Survival is an album with an outwardly militant theme. Some critics speculate that this was due in part to criticism Marley received for the laid-back, ganja-soaked atmosphere of his previous release, "Kaya", which seemed to sidetrack the urgency of his message. In the song "Africa Unite", Marley proclaims Pan-African solidarity. The song "Zimbabwe" is a hymn dedicated to later-independent Rhodesia. The song was performed at Zimbabwe's Independence Celebration in 1980, just after the official declaration of Zimbabwe's independence.
Survival was originally to be called Black Survival to underscore the urgency of African unity, but the name was shortened to prevent misinterpretations of the album's theme.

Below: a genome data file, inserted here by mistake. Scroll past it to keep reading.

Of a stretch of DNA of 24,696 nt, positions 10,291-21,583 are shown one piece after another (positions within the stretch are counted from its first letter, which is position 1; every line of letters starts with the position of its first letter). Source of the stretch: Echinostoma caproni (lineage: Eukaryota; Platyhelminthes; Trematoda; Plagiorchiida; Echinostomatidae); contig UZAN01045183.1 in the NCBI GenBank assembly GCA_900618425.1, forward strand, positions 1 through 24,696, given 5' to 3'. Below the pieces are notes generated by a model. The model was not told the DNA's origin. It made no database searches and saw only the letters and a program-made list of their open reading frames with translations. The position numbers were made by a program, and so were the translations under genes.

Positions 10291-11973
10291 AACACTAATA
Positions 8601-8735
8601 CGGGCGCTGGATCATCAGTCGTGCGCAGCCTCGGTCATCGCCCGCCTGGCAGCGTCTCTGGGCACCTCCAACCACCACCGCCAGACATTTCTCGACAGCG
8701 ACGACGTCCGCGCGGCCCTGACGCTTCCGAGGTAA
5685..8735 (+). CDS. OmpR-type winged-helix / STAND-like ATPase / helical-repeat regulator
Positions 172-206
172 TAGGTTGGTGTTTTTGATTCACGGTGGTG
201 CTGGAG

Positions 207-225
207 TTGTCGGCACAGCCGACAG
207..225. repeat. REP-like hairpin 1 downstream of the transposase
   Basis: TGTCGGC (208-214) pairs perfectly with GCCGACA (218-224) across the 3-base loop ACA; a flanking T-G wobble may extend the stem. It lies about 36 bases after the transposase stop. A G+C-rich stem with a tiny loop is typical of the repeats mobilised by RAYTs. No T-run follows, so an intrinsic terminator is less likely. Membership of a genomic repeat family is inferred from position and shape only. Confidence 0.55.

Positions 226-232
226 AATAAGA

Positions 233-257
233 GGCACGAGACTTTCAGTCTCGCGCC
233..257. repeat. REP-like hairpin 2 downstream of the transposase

The album's front cover depicts 48 African flags, 15 of which (in italics) are now obsolete. 2 of them are actually political flags instead of national ones, both representing Zimbabwe (at the time, Zimbabwe Rhodesia). The cover also depicts the flag of Papua New Guinea, the only non-African country in the artwork.